* More chocolate outsourcing as confectionery demand surges
* Net profit falls to 229 mln Sfr, beats poll
* Sales volumes up 11.4 pct, 8.7 pct without Petra
* Confirms midterm guidance of 6-8 pct volume growth
By Silke Koltrowitz
ZURICH, Nov 7 (Reuters) - Barry Callebaut, the world’s No. 1 chocolate and cocoa maker, beat analysts’ forecasts on Thursday as big food groups, such as Nestle and Mondelez, outsource more chocolate making and as confectionery sales rise worldwide.
Sales volumes rose 11.4 percent in the full year to August, compared with a Reuters poll forecast for 10.3 percent, and net profit fell 5.4 percent to 229 million Swiss francs ($251.36 million), beating a forecast of 213 million.
Profits were squeezed by costs related to buying Petra Foods’ loss-making cocoa business. Without Petra, volumes grew 8.7 percent. Sales revenue rose slightly to 4.88 billion Swiss francs, roughly in line with expectations.
It beat 2.1 percent growth in the European chocolate confectionery market with 8.1 percent sales volumes growth and also generated double-digit growth in the shrinking American market, notably thanks to a deal with Hershey.
Major customer Nestle said confectionery sales rose 6.1 percent in the first nine months, and Mondelez , also a customer, reported double-digit sales growth for its Milka and Cadbury Dairy Milk brands on Wednesday.
“We will continue to focus on pushing our topline while also paying attention to a further margin improvement,” chief executive Juergen Steinemann told Reuters on Thursday. He confirmed the group’s midterm 6-8 percent volume growth target.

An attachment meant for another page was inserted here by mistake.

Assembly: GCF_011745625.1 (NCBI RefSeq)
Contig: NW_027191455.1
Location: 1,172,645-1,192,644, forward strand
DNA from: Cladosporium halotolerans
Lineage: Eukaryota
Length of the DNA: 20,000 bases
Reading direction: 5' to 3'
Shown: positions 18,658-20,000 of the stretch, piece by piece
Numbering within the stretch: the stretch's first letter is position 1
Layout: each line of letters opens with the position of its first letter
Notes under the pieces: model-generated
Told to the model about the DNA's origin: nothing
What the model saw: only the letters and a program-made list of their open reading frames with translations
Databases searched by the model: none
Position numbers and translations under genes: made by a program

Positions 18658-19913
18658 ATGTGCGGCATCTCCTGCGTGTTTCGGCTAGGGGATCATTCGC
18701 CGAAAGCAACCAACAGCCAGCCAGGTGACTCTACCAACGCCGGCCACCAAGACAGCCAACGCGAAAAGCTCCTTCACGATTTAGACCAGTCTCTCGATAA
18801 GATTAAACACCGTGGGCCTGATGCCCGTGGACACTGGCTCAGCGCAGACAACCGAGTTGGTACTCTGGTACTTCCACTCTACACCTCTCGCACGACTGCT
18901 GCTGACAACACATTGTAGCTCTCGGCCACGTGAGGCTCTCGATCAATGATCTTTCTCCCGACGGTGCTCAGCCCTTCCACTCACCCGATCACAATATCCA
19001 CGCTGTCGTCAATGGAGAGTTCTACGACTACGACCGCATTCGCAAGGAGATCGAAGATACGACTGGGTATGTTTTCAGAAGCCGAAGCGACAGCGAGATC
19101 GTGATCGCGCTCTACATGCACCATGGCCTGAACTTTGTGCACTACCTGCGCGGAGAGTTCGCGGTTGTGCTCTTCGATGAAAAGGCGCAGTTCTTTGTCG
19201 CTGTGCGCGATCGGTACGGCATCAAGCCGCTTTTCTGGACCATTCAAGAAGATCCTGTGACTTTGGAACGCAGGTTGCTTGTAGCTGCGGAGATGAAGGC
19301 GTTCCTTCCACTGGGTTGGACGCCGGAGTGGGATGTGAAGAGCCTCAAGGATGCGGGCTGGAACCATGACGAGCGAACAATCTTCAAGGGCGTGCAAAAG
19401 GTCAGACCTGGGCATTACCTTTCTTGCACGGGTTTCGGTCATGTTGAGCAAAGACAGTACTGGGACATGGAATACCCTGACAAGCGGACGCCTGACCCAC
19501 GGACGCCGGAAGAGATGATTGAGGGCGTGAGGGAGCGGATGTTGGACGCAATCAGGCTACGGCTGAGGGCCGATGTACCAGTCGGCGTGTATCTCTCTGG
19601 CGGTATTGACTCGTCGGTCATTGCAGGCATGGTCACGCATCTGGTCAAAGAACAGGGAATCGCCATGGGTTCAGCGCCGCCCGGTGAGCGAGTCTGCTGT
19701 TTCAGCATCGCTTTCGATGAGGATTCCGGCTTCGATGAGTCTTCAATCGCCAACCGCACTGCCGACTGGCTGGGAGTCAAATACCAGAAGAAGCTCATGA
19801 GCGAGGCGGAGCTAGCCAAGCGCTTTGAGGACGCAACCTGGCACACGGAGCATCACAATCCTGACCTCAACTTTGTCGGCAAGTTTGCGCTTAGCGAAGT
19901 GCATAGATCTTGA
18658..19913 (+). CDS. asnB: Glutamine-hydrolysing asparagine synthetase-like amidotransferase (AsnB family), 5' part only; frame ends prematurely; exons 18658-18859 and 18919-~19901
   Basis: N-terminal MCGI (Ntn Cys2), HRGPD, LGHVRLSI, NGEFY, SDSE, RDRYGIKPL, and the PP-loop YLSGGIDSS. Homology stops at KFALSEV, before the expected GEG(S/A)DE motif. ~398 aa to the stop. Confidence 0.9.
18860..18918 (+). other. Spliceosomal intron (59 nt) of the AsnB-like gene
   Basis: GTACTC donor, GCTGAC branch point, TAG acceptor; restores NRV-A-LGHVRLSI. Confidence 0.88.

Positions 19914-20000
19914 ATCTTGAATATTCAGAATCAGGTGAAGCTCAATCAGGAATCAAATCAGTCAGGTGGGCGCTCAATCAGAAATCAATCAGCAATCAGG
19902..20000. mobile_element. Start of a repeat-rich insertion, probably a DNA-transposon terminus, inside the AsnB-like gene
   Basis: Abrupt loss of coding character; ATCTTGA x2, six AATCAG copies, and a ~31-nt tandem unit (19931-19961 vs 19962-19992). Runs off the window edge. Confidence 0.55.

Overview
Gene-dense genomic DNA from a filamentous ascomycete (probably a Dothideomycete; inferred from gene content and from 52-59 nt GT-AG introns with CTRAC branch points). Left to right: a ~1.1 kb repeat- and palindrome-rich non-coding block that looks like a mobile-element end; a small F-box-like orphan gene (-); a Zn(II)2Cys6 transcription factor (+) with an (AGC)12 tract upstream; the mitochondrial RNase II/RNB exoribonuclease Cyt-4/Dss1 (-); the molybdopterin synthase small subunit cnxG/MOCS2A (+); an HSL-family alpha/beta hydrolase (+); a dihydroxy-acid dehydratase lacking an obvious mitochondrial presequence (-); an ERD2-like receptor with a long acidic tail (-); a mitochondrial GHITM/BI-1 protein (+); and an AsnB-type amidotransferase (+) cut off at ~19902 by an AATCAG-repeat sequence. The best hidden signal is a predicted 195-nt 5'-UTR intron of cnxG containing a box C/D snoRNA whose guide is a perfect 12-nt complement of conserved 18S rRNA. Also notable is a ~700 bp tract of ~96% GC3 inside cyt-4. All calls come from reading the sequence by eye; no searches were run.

Steinemann said he was happy with how the Petra integration was progressing and was confident of achieving forecast synergies of 30-35 million Swiss francs by 2015/16.
Vontobel analyst Jean-Philippe Bertschy said in a note that results were “reassuring”. “Underlying results were in line with expectations, and Petra’s negative impact slightly lower than anticipated,” he said, noting that the Petra integration would be challenging.
Chief Finance Officer Victor Balli said the dispute over the Petra sale price was not linked to the performance of the business but rather to asset valuations. “For us, there’s only upside here. We’ve already paid and booked the acquisition.”
Barry Callebaut bought Petra Foods’ cocoa business for $860 million this year, $90 million less than the initially agreed price. It is trying to get a further $98 million reduction, which Petra Foods refuses. “We hope to solve this quickly,” Balli said, without giving a time frame.
He said he expected Petra’s operating profit to be 30 million francs in 2013/14.
Steinemann and Balli said capacity problems in Asia-Pacific, where operating profit fell by 9 percent, would soon be solved as a new factory in Japan was now operational, and that earnings in the region should improve in this fiscal year.
Price rises for cocoa beans and lower prices for cocoa powder weighed but the situation should improve, Balli said.
“I think cocoa powder prices have bottomed out because stock levels have been reduced and processing capacities have not been increased again,” Balli said.
He expects cocoa bean prices to stay at current levels, while Steinemann sees powder prices rising slightly and cocoa butter prices starting to fall.
Liffe cocoa prices have risen around 11 percent in the past three months, hitting a two-year high in October of 1,774 pounds, as expectations for a second consecutive global deficit supported the market. Balli said he expected the deficit to be “relatively small”.
The group said it would propose a dividend of 14.50 Swiss francs per share, below the 15.70 francs forecast in the poll.
Shares, up 8 percent this year, rose 2.9 percent to 972 francs by 0957 GMT, outperforming a flat sector index.